Heat, Water, and Solute Transfer in Unsaturated Porous Mdeia: II – Compacted Soil Beneath Plastic Cover*


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Abstract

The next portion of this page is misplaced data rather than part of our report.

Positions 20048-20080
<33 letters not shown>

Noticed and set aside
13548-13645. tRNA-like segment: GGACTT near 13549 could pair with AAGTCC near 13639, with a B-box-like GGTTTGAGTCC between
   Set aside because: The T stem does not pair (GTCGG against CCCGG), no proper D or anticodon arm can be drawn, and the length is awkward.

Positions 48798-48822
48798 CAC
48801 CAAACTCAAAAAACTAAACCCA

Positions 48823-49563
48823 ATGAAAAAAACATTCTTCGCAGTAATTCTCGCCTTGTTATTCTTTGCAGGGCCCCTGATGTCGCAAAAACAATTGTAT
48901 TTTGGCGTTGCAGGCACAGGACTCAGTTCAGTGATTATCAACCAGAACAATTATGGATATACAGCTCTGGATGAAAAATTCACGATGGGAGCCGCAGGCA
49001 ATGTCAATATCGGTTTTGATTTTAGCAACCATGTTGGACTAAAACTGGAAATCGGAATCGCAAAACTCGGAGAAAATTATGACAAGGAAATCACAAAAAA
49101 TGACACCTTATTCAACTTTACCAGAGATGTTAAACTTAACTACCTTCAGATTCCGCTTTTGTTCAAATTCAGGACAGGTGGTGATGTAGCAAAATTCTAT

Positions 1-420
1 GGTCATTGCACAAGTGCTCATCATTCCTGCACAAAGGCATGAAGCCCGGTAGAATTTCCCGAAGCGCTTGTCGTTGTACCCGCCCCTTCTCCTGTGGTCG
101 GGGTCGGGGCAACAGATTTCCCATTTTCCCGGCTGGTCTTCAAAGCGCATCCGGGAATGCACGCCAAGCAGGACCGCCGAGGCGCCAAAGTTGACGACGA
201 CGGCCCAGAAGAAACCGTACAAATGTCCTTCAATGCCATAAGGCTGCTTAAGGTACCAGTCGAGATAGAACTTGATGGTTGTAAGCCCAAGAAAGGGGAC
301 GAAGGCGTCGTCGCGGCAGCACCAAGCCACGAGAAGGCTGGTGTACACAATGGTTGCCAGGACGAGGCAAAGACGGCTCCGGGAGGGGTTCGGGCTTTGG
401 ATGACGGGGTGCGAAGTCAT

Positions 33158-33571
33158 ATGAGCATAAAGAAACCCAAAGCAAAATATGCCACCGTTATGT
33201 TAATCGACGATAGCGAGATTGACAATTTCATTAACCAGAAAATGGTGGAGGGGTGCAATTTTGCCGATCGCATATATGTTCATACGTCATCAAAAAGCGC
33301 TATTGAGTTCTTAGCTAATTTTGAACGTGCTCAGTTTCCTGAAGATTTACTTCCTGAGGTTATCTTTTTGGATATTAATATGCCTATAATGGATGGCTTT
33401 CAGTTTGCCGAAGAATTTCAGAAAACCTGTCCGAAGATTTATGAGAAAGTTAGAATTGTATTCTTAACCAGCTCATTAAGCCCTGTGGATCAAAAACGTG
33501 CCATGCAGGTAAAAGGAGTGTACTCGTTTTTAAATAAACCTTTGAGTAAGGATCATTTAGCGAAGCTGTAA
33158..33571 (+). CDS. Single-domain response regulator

Soil surface dynamics involve coupled transfer of heat, water, and solute. An experimental and theoretical study of heat, water, and solute transfer in closed compacted soil columns under surface temperature wave amplitudes is presented. The temperature wave amplitudes ranged from 17.9 to 21.0°C. Potassium chloride solution was used to moisten Clarinda clay and Fayette silty clay loam soils. Initial water contents of 0.403 and 0.279 and initial solute concentrations of 0.062 and 0.052 mol kg{-1} were used in Clarinda and Fayette soils, respectively. The moistened soils were packed and compacted in PVC columns (0.075 m diameter and 0.30 m high). Bulk densities of the compacted Clarinda and Fayette soils were 1403 and 1585 kg m{-3}, respectively. The columns were buried in soil such that column surfaces were exposed to natural as well as artificial radiation and thermal conditions. The coupled nonsteady-state balance equations of mass and energy were solved numerically to predict soil temperature, water content, and solute concentration distributions. The theoretical model described soil temperature, water content, and solute concentration well as compared with the measured values. The Fickian diffusive solute flux was one or two orders of magnitude greater than salt-sieving and thermal-diffusion solute fluxes.

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